General Discussion

where to get Medlars, azgeel, nespola, nispero


General Discussion

where to get Medlars, azgeel, nespola, nispero

peanuttree | | Oct 21, 2007 10:02 PM

Mail-order fresh Medlar fruits (azgeel in Farci, nespola in Italian, Mispeln in German, nispero in Spanish)
Mespilus germanica

Note that I am talking about medlars, the fruit of Mespilus germanica, NOT the little orange things called loquats, which is from Eriobotrya japonica, there is often confusion

One Green World in Molalla, Oregon; is a nursery but they also ship fresh medlars
(877) 353-4028 -
fruits through November 24, two pounds (minimum) by second day delivery, $24.95

Scott Farm, 707 Kipling Road, Dummerston, Vermont (802) 254-6868,
Call for availability and prices

Honey Bear Ranch in California - google them and you should get their website - they're in California so they should have them ready later in the season
Remember, medlars are “rotten before they’re ripe” – You need to let them sit at room temperature for a few weeks until they essentially go bad and look brown and ugly and deflated and are soft (this process is called “bletting”) – the flesh inside will turn from hard and white to brown and mushy. To eat, peel the skin starting from the open end, and spoon out the flesh – note that there will be four to six seeds embedded in the flesh.
Medlar trees are available for shipment from many nurseries, and are great trees to grow, even for those who aren’t dedicated to gardening, for several reasons:
-They are completely self-fertile, so you only need one tree (and having different varieties won’t even help)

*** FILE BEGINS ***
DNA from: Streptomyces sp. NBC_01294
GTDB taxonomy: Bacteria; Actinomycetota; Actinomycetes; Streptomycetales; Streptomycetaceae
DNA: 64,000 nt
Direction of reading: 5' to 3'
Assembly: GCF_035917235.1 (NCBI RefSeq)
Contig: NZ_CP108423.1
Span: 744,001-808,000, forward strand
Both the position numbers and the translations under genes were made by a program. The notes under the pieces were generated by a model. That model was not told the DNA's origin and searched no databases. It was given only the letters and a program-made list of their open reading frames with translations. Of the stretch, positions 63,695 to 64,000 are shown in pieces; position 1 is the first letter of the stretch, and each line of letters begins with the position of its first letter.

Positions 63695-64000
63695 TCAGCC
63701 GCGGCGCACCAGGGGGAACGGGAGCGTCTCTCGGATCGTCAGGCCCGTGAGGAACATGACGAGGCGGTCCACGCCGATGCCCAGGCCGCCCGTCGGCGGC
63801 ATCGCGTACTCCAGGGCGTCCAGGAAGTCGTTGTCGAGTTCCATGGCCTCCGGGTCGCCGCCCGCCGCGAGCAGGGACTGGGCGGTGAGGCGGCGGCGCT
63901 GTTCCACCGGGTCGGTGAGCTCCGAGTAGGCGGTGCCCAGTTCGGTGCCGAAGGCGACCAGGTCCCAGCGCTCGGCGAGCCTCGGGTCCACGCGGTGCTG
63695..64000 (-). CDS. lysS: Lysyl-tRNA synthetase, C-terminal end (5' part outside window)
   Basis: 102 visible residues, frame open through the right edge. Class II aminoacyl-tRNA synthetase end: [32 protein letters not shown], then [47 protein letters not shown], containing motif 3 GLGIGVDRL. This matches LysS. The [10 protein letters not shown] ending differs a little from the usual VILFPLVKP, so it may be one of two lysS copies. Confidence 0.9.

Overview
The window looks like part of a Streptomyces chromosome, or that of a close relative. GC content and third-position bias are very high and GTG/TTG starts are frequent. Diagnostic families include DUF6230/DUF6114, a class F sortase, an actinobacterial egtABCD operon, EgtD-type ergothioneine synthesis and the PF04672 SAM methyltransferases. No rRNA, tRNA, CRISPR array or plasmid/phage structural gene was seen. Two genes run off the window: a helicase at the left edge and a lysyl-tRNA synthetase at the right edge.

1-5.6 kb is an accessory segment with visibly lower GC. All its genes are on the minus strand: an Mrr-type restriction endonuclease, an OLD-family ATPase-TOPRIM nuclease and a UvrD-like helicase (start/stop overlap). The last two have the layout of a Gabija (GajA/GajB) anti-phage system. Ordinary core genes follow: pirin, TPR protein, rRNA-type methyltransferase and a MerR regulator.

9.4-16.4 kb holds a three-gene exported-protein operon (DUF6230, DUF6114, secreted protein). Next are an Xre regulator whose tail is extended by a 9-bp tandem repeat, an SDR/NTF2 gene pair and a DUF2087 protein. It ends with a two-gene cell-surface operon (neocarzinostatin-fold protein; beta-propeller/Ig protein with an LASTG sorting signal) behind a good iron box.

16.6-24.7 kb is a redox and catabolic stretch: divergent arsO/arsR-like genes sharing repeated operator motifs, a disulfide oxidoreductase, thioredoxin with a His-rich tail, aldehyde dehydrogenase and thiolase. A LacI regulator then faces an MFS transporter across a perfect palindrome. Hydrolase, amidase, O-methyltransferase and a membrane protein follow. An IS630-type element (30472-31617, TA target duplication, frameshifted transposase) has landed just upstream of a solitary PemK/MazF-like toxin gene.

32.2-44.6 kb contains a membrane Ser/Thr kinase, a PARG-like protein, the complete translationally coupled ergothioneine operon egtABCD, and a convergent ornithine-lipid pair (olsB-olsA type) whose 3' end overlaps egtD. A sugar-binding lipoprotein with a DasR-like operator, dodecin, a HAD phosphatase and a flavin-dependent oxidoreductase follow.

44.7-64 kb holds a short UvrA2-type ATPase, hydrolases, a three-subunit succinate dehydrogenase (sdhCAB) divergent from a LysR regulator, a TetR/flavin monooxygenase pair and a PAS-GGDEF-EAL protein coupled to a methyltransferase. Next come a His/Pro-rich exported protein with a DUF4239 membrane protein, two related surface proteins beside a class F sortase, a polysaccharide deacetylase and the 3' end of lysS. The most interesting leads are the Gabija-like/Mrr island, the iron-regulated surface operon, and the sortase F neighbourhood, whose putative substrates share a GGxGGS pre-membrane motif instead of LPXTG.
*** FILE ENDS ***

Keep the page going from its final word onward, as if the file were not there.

-They can tolerate some shade
-are relatively tough and pest-free trees
-are relatively precocious – it’s common for a grafted tree to fruit on the second year!
-the fruits are hard and astringent until you harvest then blet them – so animals won’t eat the fruits before you do, so you don’t need to protect the tree from animals
-Are hardy to USDA Zone 5, so will grow over most of mainland America without protection from cold. USDA Zone 5 stops at around Southern Vermont. Of course the tree will not fruit in Hawaii or Southern Florida for lack of winter frost, and the hot, arid areas of the Southwest will be tough on the tree without plenty of irrigation. And while Southern California has a great climate in terms of temperatures, it has very little rain. But like apple trees, they are right at home in the Northeast, needing little irrigation there (only water when it’s really hot and/or hasn’t rained in a while). As a matter of fact, they grow wild throughout Europe and England and Southwest Asia.
-are very pretty, with a rustic sort of look – they’ll look great even in (if not especially in) the middle of a lawn. Both the flowers and the unique fruits look great on the tree, and the autumn colors are spectacular
- the fruit is picked late in the season – when the leaves on the tree start to fall, and then you have to take the time to blet it, after which it will last for a couple of weeks – so you’ll have fresh, good fruit in the dead of winter/autumn when nothing else is in season
-can be grafted onto apple, pear, quince, hawthorn (and of course medlar itself) – I would imagine that this means it could also be grafted on crabapple, and maybe Bradford pear (haven’t tried this yet) – so you likely already have a thriving, suitable rootstock tree

I encourage everyone to plant a medlar tree if they have land, even if you haven’t gardened before and don’t plan on taking care of the tree too much – with this tree you are likely to succeed.

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